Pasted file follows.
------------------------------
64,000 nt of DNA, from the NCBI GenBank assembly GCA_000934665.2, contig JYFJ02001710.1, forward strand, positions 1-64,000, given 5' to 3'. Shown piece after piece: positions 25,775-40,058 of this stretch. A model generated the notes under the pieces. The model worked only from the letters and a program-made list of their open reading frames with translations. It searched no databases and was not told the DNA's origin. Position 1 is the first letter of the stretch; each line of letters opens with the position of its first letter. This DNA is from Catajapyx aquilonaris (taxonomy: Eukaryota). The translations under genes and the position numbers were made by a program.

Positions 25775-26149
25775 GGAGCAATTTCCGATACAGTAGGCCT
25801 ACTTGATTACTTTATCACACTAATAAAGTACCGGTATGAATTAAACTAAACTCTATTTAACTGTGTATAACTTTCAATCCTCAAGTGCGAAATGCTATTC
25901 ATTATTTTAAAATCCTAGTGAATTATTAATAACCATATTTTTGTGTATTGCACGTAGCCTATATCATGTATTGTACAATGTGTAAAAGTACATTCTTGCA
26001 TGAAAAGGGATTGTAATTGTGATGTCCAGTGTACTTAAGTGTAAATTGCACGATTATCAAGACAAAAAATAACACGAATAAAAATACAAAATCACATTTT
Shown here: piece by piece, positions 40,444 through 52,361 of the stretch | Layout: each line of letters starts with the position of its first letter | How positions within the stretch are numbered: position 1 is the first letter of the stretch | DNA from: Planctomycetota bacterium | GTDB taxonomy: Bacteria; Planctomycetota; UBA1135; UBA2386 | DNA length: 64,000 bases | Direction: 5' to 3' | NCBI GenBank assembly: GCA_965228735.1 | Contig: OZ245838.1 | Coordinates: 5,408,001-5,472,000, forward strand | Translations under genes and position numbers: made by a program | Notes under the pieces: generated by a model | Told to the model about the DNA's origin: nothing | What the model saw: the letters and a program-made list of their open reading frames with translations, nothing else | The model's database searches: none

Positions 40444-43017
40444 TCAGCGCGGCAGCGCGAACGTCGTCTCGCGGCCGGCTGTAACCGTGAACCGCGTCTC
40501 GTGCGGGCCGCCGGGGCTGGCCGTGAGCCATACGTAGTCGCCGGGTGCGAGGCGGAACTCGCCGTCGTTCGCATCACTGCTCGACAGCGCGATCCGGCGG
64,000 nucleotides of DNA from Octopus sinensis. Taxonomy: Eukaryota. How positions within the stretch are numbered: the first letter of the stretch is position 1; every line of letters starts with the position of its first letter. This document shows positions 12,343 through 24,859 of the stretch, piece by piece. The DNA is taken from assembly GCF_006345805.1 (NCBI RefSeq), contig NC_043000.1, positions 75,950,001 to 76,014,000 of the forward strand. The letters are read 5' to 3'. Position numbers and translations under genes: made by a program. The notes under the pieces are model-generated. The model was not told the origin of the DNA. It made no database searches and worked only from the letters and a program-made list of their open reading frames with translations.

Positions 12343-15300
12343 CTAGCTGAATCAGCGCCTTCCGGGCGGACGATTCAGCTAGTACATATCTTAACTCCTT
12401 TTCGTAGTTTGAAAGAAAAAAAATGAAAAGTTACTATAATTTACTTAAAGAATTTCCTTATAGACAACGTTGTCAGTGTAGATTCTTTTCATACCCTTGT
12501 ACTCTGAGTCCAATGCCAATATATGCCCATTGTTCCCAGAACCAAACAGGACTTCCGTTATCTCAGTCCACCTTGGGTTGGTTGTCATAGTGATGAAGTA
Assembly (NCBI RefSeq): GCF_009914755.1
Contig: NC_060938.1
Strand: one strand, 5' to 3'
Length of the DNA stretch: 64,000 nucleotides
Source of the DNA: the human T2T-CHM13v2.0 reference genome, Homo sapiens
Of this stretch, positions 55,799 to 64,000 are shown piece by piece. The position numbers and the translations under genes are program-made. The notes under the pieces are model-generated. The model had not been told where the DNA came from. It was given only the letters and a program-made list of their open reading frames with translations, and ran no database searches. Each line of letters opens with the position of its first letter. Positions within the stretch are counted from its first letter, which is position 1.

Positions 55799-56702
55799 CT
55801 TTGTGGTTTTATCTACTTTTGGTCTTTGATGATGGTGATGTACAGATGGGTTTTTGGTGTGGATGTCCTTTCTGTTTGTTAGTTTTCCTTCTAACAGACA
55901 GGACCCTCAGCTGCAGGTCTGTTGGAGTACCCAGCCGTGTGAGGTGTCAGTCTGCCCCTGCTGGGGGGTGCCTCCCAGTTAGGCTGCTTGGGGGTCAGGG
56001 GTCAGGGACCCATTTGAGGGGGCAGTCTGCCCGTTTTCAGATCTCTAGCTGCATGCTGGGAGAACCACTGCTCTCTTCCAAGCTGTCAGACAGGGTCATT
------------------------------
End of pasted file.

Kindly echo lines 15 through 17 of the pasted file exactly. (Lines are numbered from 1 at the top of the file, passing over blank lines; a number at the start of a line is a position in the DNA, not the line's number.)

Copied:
12501 ACTCTGAGTCCAATGCCAATATATGCCCATTGTTCCCAGAACCAAACAGGACTTCCGTTATCTCAGTCCACCTTGGGTTGGTTGTCATAGTGATGAAGTA
Assembly (NCBI RefSeq): GCF_009914755.1
Contig: NC_060938.1